Book Image

ASP.NET Core 6 and Angular - Fifth Edition

By : Valerio De Sanctis
Book Image

ASP.NET Core 6 and Angular - Fifth Edition

By: Valerio De Sanctis

Overview of this book

Every full-stack ninja needs the tools to operate on front-end and back-end application development. This web app development book takes a hands-on, project-based approach to provide you with all the tools and techniques that web developers need to create, debug, and deploy efficient web applications using ASP.NET Core and Angular. The fifth edition has been updated to cover advanced topics such as Minimal APIs, Web APIs with GraphQL, real-time updates with SignalR, and new features in .NET 6 and Angular 13. You begin by building a data model with Entity Framework Core, alongside utilizing the Entity Core Fluent API and EntityTypeConfiguration class. You'll learn how to fetch and display data and handle user input with Angular reactive forms and front-end and back-end validators for maximum effect. Later, you will perform advanced debugging and explore the unit testing features provided by (.NET 6) and Jasmine, as well as Karma for Angular. After adding authentication and authorization to your apps, you will explore progressive web applications, learning about their technical requirements, testing processes, and how to convert a standard web application to a PWA. By the end of this web development book, you will understand how to tie together the front-end and back-end to build and deploy secure and robust web applications.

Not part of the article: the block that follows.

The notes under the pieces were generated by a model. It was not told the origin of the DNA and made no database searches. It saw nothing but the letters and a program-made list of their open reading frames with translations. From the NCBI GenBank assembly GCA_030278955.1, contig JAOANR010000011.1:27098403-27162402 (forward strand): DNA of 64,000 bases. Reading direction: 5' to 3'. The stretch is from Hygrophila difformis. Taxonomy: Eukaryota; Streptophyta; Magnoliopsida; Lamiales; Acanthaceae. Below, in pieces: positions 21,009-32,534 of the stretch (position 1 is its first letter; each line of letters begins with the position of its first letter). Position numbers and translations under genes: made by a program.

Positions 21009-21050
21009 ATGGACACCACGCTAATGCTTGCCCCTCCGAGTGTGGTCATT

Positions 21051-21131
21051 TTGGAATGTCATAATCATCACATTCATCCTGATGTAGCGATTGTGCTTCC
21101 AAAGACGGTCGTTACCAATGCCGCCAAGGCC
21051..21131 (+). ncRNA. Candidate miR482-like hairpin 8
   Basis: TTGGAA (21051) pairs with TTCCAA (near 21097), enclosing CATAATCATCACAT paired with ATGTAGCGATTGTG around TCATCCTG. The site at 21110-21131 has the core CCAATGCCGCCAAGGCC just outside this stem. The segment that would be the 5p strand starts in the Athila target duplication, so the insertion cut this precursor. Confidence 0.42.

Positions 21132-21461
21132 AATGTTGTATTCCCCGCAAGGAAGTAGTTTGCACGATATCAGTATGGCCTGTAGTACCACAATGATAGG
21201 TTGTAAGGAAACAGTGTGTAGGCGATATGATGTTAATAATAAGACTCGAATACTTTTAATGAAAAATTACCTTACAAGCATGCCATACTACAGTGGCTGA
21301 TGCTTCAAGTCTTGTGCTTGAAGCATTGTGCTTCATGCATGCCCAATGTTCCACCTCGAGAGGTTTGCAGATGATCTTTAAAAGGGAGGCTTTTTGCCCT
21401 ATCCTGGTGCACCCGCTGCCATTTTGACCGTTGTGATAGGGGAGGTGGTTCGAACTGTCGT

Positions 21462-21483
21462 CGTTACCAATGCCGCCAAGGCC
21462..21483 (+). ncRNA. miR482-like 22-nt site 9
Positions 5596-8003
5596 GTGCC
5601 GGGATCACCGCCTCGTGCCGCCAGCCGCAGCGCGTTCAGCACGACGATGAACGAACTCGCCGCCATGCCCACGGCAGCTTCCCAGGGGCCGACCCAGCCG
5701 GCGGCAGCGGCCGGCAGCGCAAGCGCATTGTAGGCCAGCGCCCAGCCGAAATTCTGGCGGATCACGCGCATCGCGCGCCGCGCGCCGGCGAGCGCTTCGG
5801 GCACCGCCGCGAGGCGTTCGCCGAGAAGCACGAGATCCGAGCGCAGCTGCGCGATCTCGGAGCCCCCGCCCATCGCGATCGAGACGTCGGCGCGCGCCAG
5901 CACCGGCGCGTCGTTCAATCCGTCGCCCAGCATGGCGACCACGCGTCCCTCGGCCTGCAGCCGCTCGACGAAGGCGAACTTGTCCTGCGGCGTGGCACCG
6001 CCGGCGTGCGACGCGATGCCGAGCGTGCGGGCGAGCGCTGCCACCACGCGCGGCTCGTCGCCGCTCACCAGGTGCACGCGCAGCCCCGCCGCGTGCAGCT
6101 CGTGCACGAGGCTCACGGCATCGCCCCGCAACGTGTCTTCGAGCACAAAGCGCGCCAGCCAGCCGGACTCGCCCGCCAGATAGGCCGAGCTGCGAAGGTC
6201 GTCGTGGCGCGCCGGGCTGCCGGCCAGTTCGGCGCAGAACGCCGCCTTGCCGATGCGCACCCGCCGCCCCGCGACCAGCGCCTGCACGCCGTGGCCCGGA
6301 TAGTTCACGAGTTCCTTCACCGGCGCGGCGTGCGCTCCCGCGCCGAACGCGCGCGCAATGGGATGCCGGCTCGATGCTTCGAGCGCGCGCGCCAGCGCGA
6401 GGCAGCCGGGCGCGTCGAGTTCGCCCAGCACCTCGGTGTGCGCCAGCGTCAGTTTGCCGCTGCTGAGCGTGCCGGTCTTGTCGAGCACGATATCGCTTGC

Table of Contents (18 chapters)
Other Books You May Enjoy

Azure App Service deployment

Throughout this section, we’ll learn how to deploy our HealthCheck and HealthCheckAPI web applications on MS Azure App Service, a fully managed platform for building, deploying, and scaling web apps.

As we’ll be able to see, this deployment is considerably easier and faster than the previous ones, because we won’t need to deploy a virtual machine; App Service’s fully managed approach grants a deployment experience similar to the one we experienced back in Chapter 5, Data Model with Entity Framework Core, when we created an MS Azure database: we’ll just get what we need to publish our app, without the need to perform any hardware and/or software setup.

This approach can be a tremendous advantage for most projects, as long as we don’t need to perform complex low-level infrastructure configuration tasks.

Here’s what we’ll do in detail:

  • Create two Web App instances on MS Azure...